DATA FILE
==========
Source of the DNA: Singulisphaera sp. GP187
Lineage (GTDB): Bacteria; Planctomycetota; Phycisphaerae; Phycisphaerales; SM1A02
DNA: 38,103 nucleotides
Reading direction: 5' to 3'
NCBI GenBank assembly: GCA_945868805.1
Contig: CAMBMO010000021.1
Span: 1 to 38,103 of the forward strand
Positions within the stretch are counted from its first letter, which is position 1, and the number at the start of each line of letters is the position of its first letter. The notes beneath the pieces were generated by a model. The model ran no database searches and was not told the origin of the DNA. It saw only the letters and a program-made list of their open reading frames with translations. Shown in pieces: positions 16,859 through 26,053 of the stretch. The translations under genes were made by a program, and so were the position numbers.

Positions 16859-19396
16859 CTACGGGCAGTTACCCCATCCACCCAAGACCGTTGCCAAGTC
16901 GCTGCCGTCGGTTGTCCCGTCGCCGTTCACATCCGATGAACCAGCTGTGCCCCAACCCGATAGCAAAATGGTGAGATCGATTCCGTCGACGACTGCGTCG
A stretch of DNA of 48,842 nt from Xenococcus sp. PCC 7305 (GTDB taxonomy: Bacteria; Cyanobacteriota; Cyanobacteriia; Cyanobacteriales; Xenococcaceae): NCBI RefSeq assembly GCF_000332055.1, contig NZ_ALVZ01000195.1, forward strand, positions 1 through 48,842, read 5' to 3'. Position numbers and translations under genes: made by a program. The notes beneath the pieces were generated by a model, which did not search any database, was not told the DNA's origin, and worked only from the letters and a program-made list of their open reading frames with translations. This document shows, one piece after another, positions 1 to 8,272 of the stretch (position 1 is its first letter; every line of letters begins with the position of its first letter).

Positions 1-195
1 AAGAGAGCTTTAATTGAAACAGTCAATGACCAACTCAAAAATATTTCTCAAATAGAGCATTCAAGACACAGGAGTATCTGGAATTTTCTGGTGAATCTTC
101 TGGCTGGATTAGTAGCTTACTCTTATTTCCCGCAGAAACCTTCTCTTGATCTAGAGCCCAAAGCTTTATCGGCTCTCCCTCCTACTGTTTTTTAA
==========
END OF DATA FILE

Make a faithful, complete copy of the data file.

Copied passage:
Source of the DNA: Singulisphaera sp. GP187
Lineage (GTDB): Bacteria; Planctomycetota; Phycisphaerae; Phycisphaerales; SM1A02
DNA: 38,103 nucleotides
Reading direction: 5' to 3'
NCBI GenBank assembly: GCA_945868805.1
Contig: CAMBMO010000021.1
Span: 1 to 38,103 of the forward strand
Positions within the stretch are counted from its first letter, which is position 1, and the number at the start of each line of letters is the position of its first letter. The notes beneath the pieces were generated by a model. The model ran no database searches and was not told the origin of the DNA. It saw only the letters and a program-made list of their open reading frames with translations. Shown in pieces: positions 16,859 through 26,053 of the stretch. The translations under genes were made by a program, and so were the position numbers.

Positions 16859-19396
16859 CTACGGGCAGTTACCCCATCCACCCAAGACCGTTGCCAAGTC
16901 GCTGCCGTCGGTTGTCCCGTCGCCGTTCACATCCGATGAACCAGCTGTGCCCCAACCCGATAGCAAAATGGTGAGATCGATTCCGTCGACGACTGCGTCG
A stretch of DNA of 48,842 nt from Xenococcus sp. PCC 7305 (GTDB taxonomy: Bacteria; Cyanobacteriota; Cyanobacteriia; Cyanobacteriales; Xenococcaceae): NCBI RefSeq assembly GCF_000332055.1, contig NZ_ALVZ01000195.1, forward strand, positions 1 through 48,842, read 5' to 3'. Position numbers and translations under genes: made by a program. The notes beneath the pieces were generated by a model, which did not search any database, was not told the DNA's origin, and worked only from the letters and a program-made list of their open reading frames with translations. This document shows, one piece after another, positions 1 to 8,272 of the stretch (position 1 is its first letter; every line of letters begins with the position of its first letter).

Positions 1-195
1 AAGAGAGCTTTAATTGAAACAGTCAATGACCAACTCAAAAATATTTCTCAAATAGAGCATTCAAGACACAGGAGTATCTGGAATTTTCTGGTGAATCTTC
101 TGGCTGGATTAGTAGCTTACTCTTATTTCCCGCAGAAACCTTCTCTTGATCTAGAGCCCAAAGCTTTATCGGCTCTCCCTCCTACTGTTTTTTAA